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The Guardian Fall Team Blog

And now time for everybody’s favorite—Guardian Fall Protection’s ongoing analysis of jobsite fall protection scenarios, What’s Wrong with This Picture?

What's Wrong With This Picture?

Our picture this quarter may initially be hard to dissect. No, we’re not trying to get artsy on you and give you a silhouette or an inkblot test to look at (though we could try to force a joke or two about negative space). Sometimes the image isn’t perfect…just like the use of the equipment itself.

So we’ll help you out and identify some key pieces of information. Ask yourself, what’s wrong with this picture?

What's Wrong With This Picture? - With Notes

The configuration of equipment shown is as follows: a Beamer Anchor is installed overhead to an I-beam, and a Vertical Lifeline is attached to the Beamer Anchor. A Rope Grab is positioned well down the Vertical Lifeline, and the worker’s SRL is connected to the Rope Grab. The remainder of the Vertical Lifeline is allowed to hang over the I-beam.

Why is this incorrect?

Before discussing the more immediately practical reasons why this configuration scares us, let’s first go to the standards. ANSI Z359.1-07 (3.3.6) tells us that “The length of that portion of the [fall arrester connecting subsystem] between the fall arrester and fall arrest attachment on the harness shall not exceed 36 inches.” The distance shown clearly exceeds 36”, so right away we find the worker is not in compliance with ANSI.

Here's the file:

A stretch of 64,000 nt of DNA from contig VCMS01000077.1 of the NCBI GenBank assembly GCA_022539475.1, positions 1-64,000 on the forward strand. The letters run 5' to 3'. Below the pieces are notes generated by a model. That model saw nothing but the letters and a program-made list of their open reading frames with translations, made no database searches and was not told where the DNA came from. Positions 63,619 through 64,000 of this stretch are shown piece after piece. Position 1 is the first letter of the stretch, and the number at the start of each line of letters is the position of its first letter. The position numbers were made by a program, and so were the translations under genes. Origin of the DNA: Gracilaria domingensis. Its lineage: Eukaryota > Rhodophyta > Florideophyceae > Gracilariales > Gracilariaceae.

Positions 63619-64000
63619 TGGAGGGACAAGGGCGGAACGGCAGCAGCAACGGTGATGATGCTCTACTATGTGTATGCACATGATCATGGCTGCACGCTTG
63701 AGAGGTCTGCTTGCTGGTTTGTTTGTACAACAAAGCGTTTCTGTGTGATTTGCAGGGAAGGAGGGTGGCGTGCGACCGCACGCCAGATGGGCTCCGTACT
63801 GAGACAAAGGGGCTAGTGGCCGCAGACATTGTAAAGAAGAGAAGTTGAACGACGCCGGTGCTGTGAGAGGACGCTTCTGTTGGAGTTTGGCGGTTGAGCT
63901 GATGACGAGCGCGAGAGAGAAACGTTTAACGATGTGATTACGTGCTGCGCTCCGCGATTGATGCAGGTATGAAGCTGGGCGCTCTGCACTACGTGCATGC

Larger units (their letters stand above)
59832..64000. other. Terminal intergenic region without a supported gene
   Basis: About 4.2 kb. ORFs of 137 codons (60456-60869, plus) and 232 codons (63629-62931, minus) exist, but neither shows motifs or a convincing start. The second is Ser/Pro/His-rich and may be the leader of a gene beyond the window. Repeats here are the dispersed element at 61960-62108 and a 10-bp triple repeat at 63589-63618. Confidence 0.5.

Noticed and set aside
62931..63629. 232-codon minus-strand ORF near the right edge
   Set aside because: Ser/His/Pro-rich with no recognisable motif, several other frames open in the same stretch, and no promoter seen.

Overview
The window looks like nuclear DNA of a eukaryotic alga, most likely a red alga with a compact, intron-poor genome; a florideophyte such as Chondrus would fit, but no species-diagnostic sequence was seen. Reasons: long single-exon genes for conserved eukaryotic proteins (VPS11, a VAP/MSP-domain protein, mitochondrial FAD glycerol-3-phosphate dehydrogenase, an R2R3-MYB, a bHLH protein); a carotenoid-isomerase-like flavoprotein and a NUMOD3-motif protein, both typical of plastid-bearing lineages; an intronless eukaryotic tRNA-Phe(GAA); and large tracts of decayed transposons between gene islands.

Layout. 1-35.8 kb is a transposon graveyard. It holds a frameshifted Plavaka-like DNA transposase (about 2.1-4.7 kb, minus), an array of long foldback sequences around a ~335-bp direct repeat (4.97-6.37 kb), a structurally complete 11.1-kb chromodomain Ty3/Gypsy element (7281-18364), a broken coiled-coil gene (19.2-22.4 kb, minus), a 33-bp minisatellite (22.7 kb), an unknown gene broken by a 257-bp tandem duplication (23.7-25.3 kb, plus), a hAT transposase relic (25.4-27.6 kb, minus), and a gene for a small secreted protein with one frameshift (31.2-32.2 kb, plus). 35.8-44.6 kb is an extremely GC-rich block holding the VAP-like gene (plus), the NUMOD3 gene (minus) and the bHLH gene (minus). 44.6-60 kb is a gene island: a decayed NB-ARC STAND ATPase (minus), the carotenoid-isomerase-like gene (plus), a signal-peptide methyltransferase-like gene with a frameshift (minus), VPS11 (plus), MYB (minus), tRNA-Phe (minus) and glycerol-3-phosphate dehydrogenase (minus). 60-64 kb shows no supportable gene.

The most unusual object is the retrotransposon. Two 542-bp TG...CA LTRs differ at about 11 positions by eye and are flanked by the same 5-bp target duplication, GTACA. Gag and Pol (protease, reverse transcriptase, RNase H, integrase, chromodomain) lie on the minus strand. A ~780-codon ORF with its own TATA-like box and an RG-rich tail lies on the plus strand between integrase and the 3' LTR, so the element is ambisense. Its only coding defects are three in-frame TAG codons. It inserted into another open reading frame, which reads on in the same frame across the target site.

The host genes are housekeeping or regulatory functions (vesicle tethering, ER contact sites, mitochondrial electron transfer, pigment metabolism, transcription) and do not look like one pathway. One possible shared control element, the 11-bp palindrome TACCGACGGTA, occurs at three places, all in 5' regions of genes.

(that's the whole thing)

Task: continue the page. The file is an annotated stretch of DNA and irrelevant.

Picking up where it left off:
But ANSI Z359.1-07 isn’t the most current standard on vertical lifelines/fall arresters, you might say. What does the Z359.15-14 standard tell us?

Glad you asked! First, it’s important to note that the ANSI Z359.15-14 standard for single anchor lifelines/fall arresters is very new (released in August 2014), so odds are that the vast majority of equipment does not yet claim compliance with this standard. But for fun, let’s take a look at how Z359.15-14 would address our scenario.

What we find right away is that the 36” connector limitation is removed from this standard, which seems to resolve our compliance issue, but if we dig further we find that ANSI has simply just found a different way to limit connector length.

Z359.15-14 tells us that “The total fall distance shall not be greater than 11 feet” (when the fall arrester is tested in accordance with the dynamic performance manual override test detailed in the standard) (3.2.10). And when we start breaking down our fall clearance calculations, the available length of our connector starts to shrink very quickly. Assuming a maximum potential deceleration distance of 48” (that of a standard shock absorber), as well as a potential lifeline stretch/deflection of 12”, we’re left with only 72” left to play with.

Z359.15-14 also includes the requirement that “…the fall arrester shall travel up and down the lifeline without assistance” (when tested in accordance with the function test detailed in the standard) (3.2.11). This means that we have to assume that, while climbing, the fall arrester is trailing behind the worker to the maximum amount allowed by the connector (because the worker is not allowed to position the fall arrester above them as they climb).